These risks have been considered for all geographic areas in which United operates. As the science continues to evolve, United will continue to evaluate the long-term impact on its business.

Climate transitional risks

Risk category

Time horizon

Details

Potential financial impact

Strategy to realize opportunity

Current and emerging regulations

Short-term; medium-term

Current and emerging regulations

Currently, United is subject to ICAO’s (the UN agency for aviation) Carbon Offsetting and Reduction Scheme for International Aviation (CORSIA) for international flight emissions as well as the EU ETS (European Union Emissions Trading Scheme) for intra-EU fights. While the EU ETS, with its current intra-EU scope, has limited impact on United, it could have a much larger cost impact should the scope ever be adjusted to incorporate extra-EU flights.

CORSIA has been adopted to address any annual increase in total GHG emissions from airlines’ international flying above baseline levels. Starting 2021, United’s CORSIA reporting will be subject to offsetting obligations per ICAO standards.

Over 30% of United’s pre-COVID-19 (representing typical operations) capacity was flown between country-pairs that have volunteered for the first phase of CORSIA (2021-23). If additional countries join in subsequent years, this number is expected to increase.

These regulatory obligations are expected to increase United’s operating costs due to the need to offset emissions.

These risks are identified and assessed by Environmental Affairs and Regulatory Affairs as existing and new regulations continue to evolve. These departments then proactively evaluate the financial impact of these regulations to determine the most appropriate risk response, and report these results to the ERM Committee.

United is constantly focused on reducing emissions by improving its fuel efficiency and aircraft performance, both through its own internal efforts and in conjunction with its suppliers and partners; each new generation of aircraft has a 15%-20% improvement in fuel efficiency. In addition to addressing this risk, these efforts also serve to reduce United’s overall GHG emissions and operational costs.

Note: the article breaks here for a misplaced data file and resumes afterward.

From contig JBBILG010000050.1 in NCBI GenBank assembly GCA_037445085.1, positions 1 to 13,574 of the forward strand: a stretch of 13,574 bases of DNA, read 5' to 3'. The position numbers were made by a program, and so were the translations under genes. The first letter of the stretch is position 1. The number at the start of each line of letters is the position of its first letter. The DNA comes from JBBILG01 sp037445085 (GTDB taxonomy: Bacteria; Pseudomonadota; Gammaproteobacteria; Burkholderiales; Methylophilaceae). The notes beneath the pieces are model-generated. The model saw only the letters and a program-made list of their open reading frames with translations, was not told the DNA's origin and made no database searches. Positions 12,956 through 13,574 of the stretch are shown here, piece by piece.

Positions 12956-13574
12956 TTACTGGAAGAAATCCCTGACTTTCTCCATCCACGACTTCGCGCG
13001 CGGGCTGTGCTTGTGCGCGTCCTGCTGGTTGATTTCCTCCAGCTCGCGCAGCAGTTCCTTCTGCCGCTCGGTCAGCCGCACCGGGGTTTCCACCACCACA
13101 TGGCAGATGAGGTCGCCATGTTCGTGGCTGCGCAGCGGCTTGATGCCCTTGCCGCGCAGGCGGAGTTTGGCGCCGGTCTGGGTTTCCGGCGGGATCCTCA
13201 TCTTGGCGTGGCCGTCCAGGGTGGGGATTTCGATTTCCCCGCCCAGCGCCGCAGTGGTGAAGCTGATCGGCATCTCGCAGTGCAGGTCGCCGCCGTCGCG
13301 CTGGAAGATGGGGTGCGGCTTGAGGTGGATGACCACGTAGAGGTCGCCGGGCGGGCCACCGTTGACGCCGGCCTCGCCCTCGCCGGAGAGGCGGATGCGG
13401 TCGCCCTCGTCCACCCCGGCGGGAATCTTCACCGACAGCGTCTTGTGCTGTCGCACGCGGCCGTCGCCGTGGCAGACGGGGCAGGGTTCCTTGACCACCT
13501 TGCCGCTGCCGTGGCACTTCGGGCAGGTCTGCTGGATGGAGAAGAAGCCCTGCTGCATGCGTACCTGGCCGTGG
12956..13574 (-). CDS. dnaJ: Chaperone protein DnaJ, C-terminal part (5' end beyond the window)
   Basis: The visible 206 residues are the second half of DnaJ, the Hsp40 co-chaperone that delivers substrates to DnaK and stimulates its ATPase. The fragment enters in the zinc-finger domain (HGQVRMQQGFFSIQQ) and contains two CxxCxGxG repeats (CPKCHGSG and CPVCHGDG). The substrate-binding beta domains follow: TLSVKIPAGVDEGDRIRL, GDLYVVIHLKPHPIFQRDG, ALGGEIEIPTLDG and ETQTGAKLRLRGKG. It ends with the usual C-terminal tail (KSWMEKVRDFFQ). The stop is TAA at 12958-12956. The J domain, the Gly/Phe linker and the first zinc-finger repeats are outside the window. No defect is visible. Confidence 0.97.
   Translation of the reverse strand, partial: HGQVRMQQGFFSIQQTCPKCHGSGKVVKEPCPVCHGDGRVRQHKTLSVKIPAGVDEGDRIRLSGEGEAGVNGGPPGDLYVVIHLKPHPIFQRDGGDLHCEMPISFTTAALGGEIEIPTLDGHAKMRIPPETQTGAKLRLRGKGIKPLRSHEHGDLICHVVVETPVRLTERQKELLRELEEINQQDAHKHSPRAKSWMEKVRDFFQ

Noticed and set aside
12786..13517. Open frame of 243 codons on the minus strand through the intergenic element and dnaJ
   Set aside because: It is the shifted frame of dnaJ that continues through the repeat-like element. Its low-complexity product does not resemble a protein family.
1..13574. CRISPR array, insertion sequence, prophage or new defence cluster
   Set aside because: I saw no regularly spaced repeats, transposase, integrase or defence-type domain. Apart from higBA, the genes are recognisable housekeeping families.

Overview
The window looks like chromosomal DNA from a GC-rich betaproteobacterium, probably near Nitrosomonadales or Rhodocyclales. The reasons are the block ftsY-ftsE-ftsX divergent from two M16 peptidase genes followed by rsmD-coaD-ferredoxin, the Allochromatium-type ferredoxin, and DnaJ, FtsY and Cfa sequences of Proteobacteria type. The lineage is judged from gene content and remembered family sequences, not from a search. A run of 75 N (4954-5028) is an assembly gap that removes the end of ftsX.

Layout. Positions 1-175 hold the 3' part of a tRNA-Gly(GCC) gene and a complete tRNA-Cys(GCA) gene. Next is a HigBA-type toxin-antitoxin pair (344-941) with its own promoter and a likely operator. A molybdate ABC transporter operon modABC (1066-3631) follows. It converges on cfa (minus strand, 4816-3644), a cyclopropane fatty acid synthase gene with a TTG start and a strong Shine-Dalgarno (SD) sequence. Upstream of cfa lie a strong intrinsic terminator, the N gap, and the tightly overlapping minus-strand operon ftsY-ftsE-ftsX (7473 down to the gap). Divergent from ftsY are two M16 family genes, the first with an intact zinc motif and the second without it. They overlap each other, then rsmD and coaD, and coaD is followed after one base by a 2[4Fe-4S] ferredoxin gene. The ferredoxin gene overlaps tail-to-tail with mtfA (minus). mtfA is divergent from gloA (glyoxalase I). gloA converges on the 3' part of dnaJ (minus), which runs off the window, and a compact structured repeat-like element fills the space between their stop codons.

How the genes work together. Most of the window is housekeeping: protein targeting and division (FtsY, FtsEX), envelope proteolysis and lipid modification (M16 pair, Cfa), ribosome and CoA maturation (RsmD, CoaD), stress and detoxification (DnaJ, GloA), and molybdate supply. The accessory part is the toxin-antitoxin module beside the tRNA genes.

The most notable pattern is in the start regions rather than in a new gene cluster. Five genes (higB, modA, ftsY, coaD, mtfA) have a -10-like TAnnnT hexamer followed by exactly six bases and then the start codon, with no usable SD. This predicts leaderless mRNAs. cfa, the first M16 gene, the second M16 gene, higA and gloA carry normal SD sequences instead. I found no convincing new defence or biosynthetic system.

Reputation

Medium-term

Shifts in consumer preferences

United monitors public opinion and investor interest in climate change, and the perceptions of its stakeholders regarding airlines’ impact on the climate.

United understands that climate change is increasingly attracting public, investor, and political attention worldwide. As a result, United recognizes the importance of addressing these concerns and communicating with the company’s stakeholders—customers, investors, employees, shareholders, and communities—to raise awareness and provide updates on the company’s environmental efforts.

If stakeholder perceptions negatively influence consumer choice and loyalty, this could reduce demand for United’s services and possibly impact the company’s revenue.

United focuses on enhancing and improving its climate programs to reduce the company’s impact on the environment. United is committed to pursuing reductions in fuel consumption including, but not limited to, improvements in aircraft fuel efficiency. In the short term, United is pursuing a number of fuel efficiency measures. In the long term, United has taken a leading role in developing the market for SAF. United also mitigates its impact on climate change through investments in its aircraft fleet and innovative technologies. United shares information with its customers, employees, shareholders, and communities to inform them of the activities that the company is undertaking to reduce its impact on the environment.

These risks are identified and assessed by Environmental Affairs, Corporate Communications, and Investor Relations. These departments monitor public opinion and investor interest in climate change, and the perceptions of its stakeholders regarding airlines’ impact on climate change.

Market

Medium-term

Changing customer behavior and shifts in consumer preferences